I Wish It Hadn't Happened | Teen Ink

I Wish It Hadn't Happened

January 23, 2013
By xLauren SILVER, Virginia Beach, Virginia
xLauren SILVER, Virginia Beach, Virginia
8 articles 0 photos 16 comments

Favorite Quote:
"Life is pain, highness. Anyone who says differently is selling something." ~Westley (The Princess Bride)

I wish it hadn’t happened.

Not in the way it did. Not at all, maybe. I don’t know. Looking back, I can’t even remember why it started. I can’t remember who said what, who hurt whose feelings, what cruel words were said. All I can remember is how it ended.

I wish it hadn’t happened.

I remember standing there, laughing at some stupid joke, Katie standing next to me. Everything was as perfect as ever, except maybe that it was a little too cold for us to be at a park. I remember the car pulling up, those girls getting out. In retrospect, I probably should’ve known then. I should’ve had some premonition, felt the malicious intent as they approached. But all I could think about was the damn cold and how I wished we were somewhere warmer.

They put their hands on her.

I don’t remember how it happened. It was cold, and I was still too caught up in that stupid joke. One second I was laughing, the next, Katie was on the ground. I watched them shove her shoulders, watched her fall. The remnants of my laugh were still spilling from my lips, disjointed now, frozen and incomplete.

“Hey, you shouldn’t…” I started, but I didn’t finish. One look from one of the older girls silenced me.

Those were the only three words I said.

I just stood there, freezing, watching them. I didn’t say anything. I didn’t grab them. I watched as they knelt down to her level, spitting poisonous words in Katie’s face and beating her. I remember thinking “I wish they wouldn’t do that. If she has bruises on her face, she’ll complain about how it’ll make her look.” And it was so cold.

They didn’t stop until I couldn’t recognize her. They left, shooting a glare my way, and threatening that Bad Things would happen if I told. One grabbed my shirt and pulled me close to her. Her breath smelled like hate. They left, and it was all I could do to try and help Katie back home. One of her eyes was already turning purple, a flower of a bruise blossoming across her cheekbone. She couldn’t see out of it right. Blood was pouring from her jaw and her nose, so much that I couldn’t assess the damage.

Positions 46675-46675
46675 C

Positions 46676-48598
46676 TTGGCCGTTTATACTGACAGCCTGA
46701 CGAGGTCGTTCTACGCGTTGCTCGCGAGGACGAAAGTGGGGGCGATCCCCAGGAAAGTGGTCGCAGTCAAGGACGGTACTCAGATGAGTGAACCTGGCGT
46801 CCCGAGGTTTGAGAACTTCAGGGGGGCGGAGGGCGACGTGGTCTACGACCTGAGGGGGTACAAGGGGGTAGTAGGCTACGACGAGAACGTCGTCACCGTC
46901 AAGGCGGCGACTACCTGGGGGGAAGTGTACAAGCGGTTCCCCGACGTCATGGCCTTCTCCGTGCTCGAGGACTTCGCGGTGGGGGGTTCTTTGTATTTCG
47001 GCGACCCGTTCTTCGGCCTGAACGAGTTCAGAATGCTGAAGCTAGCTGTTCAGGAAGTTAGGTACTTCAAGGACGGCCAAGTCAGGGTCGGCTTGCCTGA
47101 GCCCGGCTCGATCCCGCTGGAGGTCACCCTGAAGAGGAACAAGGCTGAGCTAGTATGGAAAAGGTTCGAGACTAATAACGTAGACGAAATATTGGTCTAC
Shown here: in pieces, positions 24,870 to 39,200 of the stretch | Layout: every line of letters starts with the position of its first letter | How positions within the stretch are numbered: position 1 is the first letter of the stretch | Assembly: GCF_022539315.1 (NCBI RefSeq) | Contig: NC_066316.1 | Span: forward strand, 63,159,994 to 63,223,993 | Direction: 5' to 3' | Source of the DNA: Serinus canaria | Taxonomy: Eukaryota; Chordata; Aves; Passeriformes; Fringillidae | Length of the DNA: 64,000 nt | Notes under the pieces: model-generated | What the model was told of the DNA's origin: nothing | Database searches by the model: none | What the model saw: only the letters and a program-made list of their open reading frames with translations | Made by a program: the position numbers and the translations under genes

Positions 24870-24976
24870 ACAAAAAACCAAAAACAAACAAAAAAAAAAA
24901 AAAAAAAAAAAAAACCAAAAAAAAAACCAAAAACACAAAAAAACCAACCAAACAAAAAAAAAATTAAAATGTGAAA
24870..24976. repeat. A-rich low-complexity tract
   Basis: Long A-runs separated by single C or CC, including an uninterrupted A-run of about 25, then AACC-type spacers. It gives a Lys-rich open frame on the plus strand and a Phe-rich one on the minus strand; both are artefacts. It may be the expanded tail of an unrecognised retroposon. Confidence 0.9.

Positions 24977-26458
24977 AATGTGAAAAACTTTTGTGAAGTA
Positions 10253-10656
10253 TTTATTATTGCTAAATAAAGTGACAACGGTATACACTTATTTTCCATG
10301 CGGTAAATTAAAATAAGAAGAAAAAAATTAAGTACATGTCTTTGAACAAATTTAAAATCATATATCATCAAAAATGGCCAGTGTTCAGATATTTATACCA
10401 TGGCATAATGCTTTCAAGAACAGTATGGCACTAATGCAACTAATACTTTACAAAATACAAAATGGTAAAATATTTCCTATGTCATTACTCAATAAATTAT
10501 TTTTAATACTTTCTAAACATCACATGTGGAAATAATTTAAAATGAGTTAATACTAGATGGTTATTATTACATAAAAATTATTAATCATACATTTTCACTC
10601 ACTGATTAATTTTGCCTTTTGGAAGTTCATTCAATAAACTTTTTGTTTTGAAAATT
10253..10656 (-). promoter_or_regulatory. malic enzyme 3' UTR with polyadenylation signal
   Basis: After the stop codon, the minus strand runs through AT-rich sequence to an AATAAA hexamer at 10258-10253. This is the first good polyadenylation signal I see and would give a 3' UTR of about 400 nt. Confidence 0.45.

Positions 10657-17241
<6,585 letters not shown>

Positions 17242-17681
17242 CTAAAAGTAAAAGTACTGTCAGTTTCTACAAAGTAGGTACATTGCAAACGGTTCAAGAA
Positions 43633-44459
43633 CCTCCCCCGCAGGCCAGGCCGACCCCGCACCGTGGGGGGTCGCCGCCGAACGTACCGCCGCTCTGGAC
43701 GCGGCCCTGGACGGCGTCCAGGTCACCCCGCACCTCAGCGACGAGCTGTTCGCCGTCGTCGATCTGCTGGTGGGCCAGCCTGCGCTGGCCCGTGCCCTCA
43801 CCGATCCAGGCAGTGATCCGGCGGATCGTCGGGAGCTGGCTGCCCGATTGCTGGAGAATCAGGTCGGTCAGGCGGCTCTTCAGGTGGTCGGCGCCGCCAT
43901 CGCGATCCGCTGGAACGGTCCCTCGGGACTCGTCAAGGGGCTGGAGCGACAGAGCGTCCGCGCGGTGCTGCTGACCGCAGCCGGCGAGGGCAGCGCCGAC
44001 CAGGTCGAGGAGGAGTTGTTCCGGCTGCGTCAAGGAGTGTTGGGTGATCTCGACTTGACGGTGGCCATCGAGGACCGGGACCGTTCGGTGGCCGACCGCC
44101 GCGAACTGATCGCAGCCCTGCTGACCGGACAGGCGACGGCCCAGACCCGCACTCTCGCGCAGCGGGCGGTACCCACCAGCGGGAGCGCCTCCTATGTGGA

She was crying.

I wish it hadn’t happened.

I remember, I kept thinking “having her lean on me is nice. Makes it much warmer.” Me and the damn cold. Three words and the cold, that’s all I could offer her. I wish I wasn’t so useless. I should’ve stepped up. I should’ve shoved them, or told them off, or at least suffered alongside her.

Later, after I’d read the note, I would spill these thoughts to countless therapists. I’d tell them all about what I Couldn’t Do, spill the long list of regrets and shame. But none of it mattered. Not when I was standing there a month later in my black dress, cold like that day. Cold while I stood there and watched them lower the coffin into the earth.

Those therapists would tell me that it wasn’t my fault. That I was only six, what could I have done? Those girls were easily eighteen, like Katie. I couldn’t help my big sister, not in any sort of effective way. They would say that her long history of being bullied was what did it. That bottle of pills had nothing to do with you, they’d say, and you have no reason to be guilty.

But she’d been bullied all those times.

And none of those times did she decide life wasn’t worth living.

I guess having someone standing there, your little sister, a hero, doing nothing, could compel you to kill yourself. I can only imagine the feeling of those girls fists, looking up through the blood, and seeing your only hope standing there doing nothing.

And the whole time, selfish me could only think about the cold.

I wish it hadn’t happened.

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